As the world warms, disasters collide. That’s happening right now, as health experts warn that exposure to wildfire smoke across North America increases the risks of catching Covid-19 and worsens the impacts for people who already have or are particularly susceptible to the virus.

“Exposure to air pollution from wildfire smoke can increase susceptibility to Covid and other respiratory diseases,” says Kristie Ebi, a climate and health professor at the University of Washington.

Here’s how it works: Wildfire smoke contains very small particles called PM 2.5, which can get inhaled and stuck in the body, causing irritation and ultimately affecting one’s immune system. These particles can “make you more prone to lung infections, including SARS-CoV-2, the virus that causes Covid-19,” warns the US Centers for Disease Control and Prevention on its Wildfire Smoke and Covid-19 webpage.

This means the millions of people in Canada and the US are currently at an elevated risk of catching Covid, thanks to the smoke from hundreds of wildfires raging in Canada. For three days this week, air quality in New York City was among the worst in the world, according to the World Air Quality Index. Many cities and states have issued air alerts because of the smoke, which isn’t expected to clear up until early next week. Poor air quality has also resulted in the grounding of flights, cancellation of Major League Baseball games and other local disruptions.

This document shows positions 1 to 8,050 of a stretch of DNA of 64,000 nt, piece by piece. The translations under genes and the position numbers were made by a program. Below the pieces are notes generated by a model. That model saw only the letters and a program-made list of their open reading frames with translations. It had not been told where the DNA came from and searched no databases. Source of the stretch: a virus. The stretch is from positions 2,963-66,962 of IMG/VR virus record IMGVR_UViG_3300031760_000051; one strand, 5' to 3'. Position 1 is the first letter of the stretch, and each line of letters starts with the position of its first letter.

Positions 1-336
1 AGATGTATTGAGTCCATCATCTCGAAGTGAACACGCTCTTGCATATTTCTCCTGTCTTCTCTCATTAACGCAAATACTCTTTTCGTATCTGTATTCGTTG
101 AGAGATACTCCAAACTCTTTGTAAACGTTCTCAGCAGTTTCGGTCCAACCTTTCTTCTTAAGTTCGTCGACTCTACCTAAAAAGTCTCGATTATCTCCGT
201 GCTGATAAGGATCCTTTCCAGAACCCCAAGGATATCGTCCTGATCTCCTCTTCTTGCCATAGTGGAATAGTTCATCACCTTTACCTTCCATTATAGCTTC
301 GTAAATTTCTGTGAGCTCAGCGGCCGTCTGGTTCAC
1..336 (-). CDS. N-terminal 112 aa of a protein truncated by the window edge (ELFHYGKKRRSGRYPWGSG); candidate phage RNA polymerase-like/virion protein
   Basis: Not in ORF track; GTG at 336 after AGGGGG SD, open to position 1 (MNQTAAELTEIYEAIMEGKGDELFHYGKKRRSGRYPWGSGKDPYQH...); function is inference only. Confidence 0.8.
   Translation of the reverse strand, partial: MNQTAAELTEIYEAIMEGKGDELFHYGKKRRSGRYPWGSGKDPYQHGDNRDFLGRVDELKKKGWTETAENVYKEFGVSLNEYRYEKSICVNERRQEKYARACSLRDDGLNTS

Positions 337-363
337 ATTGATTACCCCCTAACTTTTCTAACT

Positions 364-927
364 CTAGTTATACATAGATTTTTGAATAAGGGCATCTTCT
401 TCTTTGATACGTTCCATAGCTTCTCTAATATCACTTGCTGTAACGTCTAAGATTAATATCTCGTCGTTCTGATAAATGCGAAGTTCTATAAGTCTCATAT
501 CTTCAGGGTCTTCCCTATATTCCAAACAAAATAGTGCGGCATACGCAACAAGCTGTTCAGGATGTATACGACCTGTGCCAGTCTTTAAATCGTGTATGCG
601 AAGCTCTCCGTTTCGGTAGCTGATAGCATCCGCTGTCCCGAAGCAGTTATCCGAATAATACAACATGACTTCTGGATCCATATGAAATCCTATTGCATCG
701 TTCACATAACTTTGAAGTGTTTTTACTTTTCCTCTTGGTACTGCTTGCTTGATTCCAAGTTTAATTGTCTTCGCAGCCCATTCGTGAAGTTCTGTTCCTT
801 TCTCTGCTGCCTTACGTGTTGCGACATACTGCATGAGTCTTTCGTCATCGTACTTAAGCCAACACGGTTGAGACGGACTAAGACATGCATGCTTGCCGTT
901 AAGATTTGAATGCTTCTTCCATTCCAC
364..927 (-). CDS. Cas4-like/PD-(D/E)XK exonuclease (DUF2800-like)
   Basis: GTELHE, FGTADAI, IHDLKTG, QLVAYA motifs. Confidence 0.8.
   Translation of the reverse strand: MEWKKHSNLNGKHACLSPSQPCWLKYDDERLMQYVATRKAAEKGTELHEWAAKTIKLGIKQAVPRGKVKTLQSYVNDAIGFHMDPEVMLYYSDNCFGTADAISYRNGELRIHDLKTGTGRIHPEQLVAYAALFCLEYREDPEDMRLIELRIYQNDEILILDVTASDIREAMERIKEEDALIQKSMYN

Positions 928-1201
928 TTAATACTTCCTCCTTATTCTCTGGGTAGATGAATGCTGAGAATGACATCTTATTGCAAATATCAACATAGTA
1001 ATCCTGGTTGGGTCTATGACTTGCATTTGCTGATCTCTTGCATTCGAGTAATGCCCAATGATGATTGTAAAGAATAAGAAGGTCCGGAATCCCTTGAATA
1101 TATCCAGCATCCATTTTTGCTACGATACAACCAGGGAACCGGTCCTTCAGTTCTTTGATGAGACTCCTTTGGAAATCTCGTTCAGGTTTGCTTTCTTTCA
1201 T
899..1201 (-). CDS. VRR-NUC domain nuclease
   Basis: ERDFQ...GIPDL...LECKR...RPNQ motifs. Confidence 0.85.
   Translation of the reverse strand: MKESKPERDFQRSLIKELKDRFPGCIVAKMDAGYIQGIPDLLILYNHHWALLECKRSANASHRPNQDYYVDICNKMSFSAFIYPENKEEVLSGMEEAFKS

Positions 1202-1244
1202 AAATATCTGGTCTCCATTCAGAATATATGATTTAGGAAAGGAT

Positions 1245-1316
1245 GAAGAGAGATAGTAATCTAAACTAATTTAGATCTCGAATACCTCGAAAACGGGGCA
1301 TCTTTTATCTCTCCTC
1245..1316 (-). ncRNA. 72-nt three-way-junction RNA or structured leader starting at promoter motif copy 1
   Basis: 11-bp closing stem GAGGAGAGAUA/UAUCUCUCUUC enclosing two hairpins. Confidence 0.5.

People who are already suffering from Covid are also at greater risk of experiencing the myriad health impacts associated with short-term exposure to wildfire smoke, including but not limited to: coughing, scratchy throat, runny nose, chest pain, headaches, asthma attacks, fatigue, wheezing and breathing difficulties, and heart attacks.

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